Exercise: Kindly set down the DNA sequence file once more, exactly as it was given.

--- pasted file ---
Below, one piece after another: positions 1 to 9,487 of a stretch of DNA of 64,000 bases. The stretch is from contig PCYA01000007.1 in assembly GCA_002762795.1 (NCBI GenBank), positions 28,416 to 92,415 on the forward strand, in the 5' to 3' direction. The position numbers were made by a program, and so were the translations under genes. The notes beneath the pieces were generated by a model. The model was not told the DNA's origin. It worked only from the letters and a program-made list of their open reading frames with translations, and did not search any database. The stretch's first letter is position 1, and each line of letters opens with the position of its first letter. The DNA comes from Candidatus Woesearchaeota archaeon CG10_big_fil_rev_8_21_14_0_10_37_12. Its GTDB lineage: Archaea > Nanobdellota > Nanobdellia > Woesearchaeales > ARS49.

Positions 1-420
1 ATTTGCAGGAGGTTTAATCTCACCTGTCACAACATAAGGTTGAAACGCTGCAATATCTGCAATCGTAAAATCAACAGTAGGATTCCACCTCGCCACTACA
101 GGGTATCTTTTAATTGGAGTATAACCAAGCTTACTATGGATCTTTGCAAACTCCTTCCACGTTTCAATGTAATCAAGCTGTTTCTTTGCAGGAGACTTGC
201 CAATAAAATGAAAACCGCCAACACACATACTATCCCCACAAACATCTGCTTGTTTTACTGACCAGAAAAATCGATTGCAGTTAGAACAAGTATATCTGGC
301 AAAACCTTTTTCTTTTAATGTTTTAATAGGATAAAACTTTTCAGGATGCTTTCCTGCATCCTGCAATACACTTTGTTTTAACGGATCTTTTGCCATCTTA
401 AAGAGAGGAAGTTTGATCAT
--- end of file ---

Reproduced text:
Below, one piece after another: positions 1 to 9,487 of a stretch of DNA of 64,000 bases. The stretch is from contig PCYA01000007.1 in assembly GCA_002762795.1 (NCBI GenBank), positions 28,416 to 92,415 on the forward strand, in the 5' to 3' direction. The position numbers were made by a program, and so were the translations under genes. The notes beneath the pieces were generated by a model. The model was not told the DNA's origin. It worked only from the letters and a program-made list of their open reading frames with translations, and did not search any database. The stretch's first letter is position 1, and each line of letters opens with the position of its first letter. The DNA comes from Candidatus Woesearchaeota archaeon CG10_big_fil_rev_8_21_14_0_10_37_12. Its GTDB lineage: Archaea > Nanobdellota > Nanobdellia > Woesearchaeales > ARS49.

Positions 1-420
1 ATTTGCAGGAGGTTTAATCTCACCTGTCACAACATAAGGTTGAAACGCTGCAATATCTGCAATCGTAAAATCAACAGTAGGATTCCACCTCGCCACTACA
101 GGGTATCTTTTAATTGGAGTATAACCAAGCTTACTATGGATCTTTGCAAACTCCTTCCACGTTTCAATGTAATCAAGCTGTTTCTTTGCAGGAGACTTGC
201 CAATAAAATGAAAACCGCCAACACACATACTATCCCCACAAACATCTGCTTGTTTTACTGACCAGAAAAATCGATTGCAGTTAGAACAAGTATATCTGGC
301 AAAACCTTTTTCTTTTAATGTTTTAATAGGATAAAACTTTTCAGGATGCTTTCCTGCATCCTGCAATACACTTTGTTTTAACGGATCTTTTGCCATCTTA
401 AAGAGAGGAAGTTTGATCAT